A Supreme Court bench on Thursday observed that the law does not stop the police from booking armed forces officials for their highhandedness.
The two-member bench of the apex court, headed by Justice Jawwad S Kahwaja, is hearing the petition, filed by a woman, Abida Malik, whose husband Tasif Ali went missing on November 23, 2011 from the Sadiqabad police precincts in Rawalpindi.
The Supreme Court Justice Ejaz Afzal Khan has made it clear that Criminal Procedure Code (CrPc) or any other law does not restrict police from registering cases against serving armed forces officers.
During the hearing, Ibrahim Satti, the counsel for Military Intelligence (MI), told the court that the armed forces officials take oath of allegiance to the country and not to defend the constitution.
He also stated that former army chief Pervez Musharraf’s oath was not under the constitution.
Satti said that laws related to the Pakistan Army could be declared as void by the apex court on the basis of fundamental rights. However actions taken by the armed forces were also protected under the constitution. He claimed that armed forces had a special status in the constitution.
Upon this, Justice Khawaja remarked that every citizen had a special status in the constitution and everyone was loyal to the state.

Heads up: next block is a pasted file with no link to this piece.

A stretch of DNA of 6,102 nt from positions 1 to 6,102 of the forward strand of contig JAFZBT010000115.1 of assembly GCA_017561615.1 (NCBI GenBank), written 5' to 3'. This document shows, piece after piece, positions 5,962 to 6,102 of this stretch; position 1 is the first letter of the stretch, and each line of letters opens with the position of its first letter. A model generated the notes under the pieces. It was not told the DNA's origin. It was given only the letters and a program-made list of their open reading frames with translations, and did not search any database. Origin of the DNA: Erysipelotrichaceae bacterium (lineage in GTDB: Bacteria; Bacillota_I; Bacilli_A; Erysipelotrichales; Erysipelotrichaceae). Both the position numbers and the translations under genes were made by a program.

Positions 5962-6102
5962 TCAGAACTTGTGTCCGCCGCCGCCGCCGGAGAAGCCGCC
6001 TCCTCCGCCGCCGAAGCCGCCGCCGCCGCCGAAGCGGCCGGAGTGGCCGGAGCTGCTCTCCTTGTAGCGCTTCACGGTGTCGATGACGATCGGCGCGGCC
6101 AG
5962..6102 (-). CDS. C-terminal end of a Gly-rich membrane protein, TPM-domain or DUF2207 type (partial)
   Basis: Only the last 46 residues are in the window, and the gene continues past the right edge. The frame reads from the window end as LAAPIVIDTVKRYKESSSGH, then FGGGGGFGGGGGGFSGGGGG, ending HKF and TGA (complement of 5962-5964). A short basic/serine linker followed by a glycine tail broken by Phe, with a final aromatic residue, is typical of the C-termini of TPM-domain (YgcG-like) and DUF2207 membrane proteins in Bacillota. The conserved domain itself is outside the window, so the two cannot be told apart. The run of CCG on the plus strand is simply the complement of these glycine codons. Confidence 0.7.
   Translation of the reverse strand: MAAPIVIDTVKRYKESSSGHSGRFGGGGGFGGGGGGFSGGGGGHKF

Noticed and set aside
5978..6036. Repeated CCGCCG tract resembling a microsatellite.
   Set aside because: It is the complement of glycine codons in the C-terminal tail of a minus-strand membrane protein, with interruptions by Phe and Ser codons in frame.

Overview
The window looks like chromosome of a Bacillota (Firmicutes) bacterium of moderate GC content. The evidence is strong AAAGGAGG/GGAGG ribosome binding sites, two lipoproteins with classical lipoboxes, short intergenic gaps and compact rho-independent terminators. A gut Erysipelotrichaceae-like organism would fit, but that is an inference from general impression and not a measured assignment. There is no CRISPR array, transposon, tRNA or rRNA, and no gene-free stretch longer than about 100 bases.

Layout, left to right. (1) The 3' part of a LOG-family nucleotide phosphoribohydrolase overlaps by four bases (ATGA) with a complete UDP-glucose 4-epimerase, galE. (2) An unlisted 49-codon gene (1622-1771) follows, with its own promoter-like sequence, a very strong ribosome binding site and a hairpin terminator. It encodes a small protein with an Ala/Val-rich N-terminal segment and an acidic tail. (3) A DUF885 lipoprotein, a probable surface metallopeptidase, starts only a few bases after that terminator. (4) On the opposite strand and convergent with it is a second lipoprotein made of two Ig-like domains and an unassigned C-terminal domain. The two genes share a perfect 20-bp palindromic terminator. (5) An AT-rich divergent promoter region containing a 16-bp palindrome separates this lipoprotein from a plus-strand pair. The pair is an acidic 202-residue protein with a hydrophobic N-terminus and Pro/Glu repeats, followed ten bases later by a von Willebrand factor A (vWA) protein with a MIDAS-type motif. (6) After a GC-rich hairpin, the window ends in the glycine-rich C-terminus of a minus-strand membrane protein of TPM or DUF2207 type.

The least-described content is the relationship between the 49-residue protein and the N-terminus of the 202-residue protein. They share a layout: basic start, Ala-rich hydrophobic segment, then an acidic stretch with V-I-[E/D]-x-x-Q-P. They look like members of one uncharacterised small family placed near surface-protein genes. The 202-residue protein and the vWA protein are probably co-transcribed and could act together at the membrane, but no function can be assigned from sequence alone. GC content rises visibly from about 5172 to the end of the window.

The counsel said that more than 500 suicide attacks were committed in the country.
Justice Jawwad asked: “I want to know who these persons (suicide attackers) are, as I think huge amount is being spent on intelligence agencies in this regard.”
Satti said that these suicide attackers might be the missing persons.
He also referred to the Article 63(1) g, which says that a person would be disqualified from the membership of National or provincial assembly if he criticises the army and higher judiciary in a manner which defames or brings into ridicule the judiciary or the armed forces.
The counsel contended that applications about the missing persons in the commission and SC were ridiculing the Pakistan Army. He also said that armed forces officials were performing duties for the protection of borders.
Upon this, the court told him that they were being paid for performing duties.
Justice Jawwad S Khawaja also said that they were more concerned about the integrity of the Pakistan Army; therefore, they had expressed concern over the United Nations Working Group on Enforced Disappearances in Islamabad, which has raised the figure of missing persons in detention of spy agencies.
Published in The Express Tribune, July 12th, 2013.
Comments are moderated and generally will be posted if they are on-topic and not abusive.
For more information, please see our Comments FAQ